Performance of Once-Through
Cooling Water Treatments

Stephen M. Kessler
Technical Sales Leader

Once-through cooling water is prevalent throughout many industries. These streams are known in the pulp and paper industry as "mill supply waters", as "service water" in the power industry, and as "once-through waters" in the chemical and hydrocarbon process industries. Large volumes of water are typically drawn from a nearby well, river, or lake for most of the applications and then discharged to an aqueous stream. Outside of mechanical screening to remove large contaminants, only relatively low treatment concentrations can be applied to those streams because of costs associated with treating large volumes of water.

A mill supply treatment typically consists of both corrosion and deposit control agents as well as some type of microbiological (MB) control protocol. Threshold concentrations of inorganic phosphate are typically applied in combination with zinc, polymer, and/or hydroxylated carboxylic acids (HCAs). Protection of carbon steel is the main aim of these programs because it is the predominate metallurgy for most mill supply transfer piping. While copper-based alloys may be a minor component in these loops, it is not cost effective to incorporate azoles for protection of these alloys. Zinc discharge to rivers and streams may also be regulated in some areas but concentrations as low as 0.1 to 0.3 ppm Zn can contribute significant corrosion inhibition to any treatment matrix. If zinc cannot be used, there are several HCA's which offer enhanced corrosion inhibition and are an effective substitute for that cation.

Typically, 0.5 to 3 ppm inorganic phosphate, 0.1 to 1.0 ppm Zn, 0.5 to 2.0 ppm polymer and/or 0.25 ppm to 1.5 ppm HCA are applied to mill supply process waters. While untreated streams can yield carbon steel corrosion rates in excess of 50 mpy, phosphate/polymer blends with either Zn or HCA can provide corrosion rates of 5 to 10 mpy. Blends of only phosphate and polymer will provide corrosion rates in the 10 to 15 mpy range, with moderate pitting.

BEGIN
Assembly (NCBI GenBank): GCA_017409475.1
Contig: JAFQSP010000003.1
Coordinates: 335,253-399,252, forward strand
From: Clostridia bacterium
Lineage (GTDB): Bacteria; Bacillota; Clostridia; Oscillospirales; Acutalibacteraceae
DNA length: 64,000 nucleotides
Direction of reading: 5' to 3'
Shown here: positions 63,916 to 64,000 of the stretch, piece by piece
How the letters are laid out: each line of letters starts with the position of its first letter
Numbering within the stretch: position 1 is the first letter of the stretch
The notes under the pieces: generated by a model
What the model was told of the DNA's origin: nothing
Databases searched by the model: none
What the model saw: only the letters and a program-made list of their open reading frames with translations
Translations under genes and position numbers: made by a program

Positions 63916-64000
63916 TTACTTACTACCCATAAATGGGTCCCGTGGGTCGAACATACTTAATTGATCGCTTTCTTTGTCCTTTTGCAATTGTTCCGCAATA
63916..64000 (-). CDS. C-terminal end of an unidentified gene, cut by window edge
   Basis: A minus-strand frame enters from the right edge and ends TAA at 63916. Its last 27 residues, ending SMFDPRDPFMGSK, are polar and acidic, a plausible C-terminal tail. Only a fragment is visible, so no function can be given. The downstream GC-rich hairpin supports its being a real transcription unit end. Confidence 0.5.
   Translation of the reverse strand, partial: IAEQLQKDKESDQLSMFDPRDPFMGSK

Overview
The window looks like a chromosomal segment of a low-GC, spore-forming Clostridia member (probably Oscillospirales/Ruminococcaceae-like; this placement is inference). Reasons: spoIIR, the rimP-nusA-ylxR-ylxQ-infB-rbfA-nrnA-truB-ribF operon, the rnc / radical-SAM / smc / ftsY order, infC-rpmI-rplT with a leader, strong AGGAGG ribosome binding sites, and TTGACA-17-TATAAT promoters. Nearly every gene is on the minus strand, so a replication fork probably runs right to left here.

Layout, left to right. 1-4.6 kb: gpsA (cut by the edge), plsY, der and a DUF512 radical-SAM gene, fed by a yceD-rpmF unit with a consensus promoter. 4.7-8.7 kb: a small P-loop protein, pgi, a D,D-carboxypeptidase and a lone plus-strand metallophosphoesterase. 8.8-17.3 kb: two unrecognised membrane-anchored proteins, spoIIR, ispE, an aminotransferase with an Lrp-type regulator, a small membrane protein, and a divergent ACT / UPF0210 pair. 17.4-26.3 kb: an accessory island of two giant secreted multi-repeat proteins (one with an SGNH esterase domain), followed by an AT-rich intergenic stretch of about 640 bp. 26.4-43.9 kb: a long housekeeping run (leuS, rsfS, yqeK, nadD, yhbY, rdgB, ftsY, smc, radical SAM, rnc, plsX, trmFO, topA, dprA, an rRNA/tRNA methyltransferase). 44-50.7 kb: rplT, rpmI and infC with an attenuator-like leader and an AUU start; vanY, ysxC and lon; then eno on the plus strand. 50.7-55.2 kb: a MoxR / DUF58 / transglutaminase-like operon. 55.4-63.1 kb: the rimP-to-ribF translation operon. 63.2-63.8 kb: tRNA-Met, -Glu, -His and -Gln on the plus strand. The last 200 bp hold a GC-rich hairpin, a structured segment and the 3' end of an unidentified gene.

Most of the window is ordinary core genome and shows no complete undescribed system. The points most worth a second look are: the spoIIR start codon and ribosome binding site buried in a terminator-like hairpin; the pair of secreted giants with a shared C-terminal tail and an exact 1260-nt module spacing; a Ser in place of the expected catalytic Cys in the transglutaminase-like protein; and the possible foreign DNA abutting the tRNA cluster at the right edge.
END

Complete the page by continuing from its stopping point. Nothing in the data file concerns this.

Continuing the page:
The most common corrosion mechanism found mill supply applications can be depicted by this classic corrosion cell.

While orthophosphate is the most economical inorganic phosphate, it does not possess the sequestering ability of pyrophosphate.

Metal loss occurs at the anode with dissolution of the base metal as electrons flow from anode to cathode. Besides the detrimental effect of general metal loss, this process can also lead to corrosion by-product (iron oxide and hydroxides) accumulation, leading to a reduction in heat transfer and flow, resulting in higher operating costs. Inorganic phosphates, zinc, and/or HCA are commonly used for corrosion control in once-through systems. Their performance is based on minimizing the cathodic reaction. While orthophosphate is the most economical inorganic phosphate, it does not possess the sequestering ability of pyrophosphate. Pyrophosphate is exceptionally effective at minimizing tuberculation, sequestering iron and manganese, and aiding in scale control. This mechanism of cation complexation is particularly critical to the pulp and paper industry where ineffective iron or manganese stabilization can adversely affect paper brightness. Polymer inclusion in these treatment blends help to keep all solids dispersed with minimal accumulation through the cooling loop.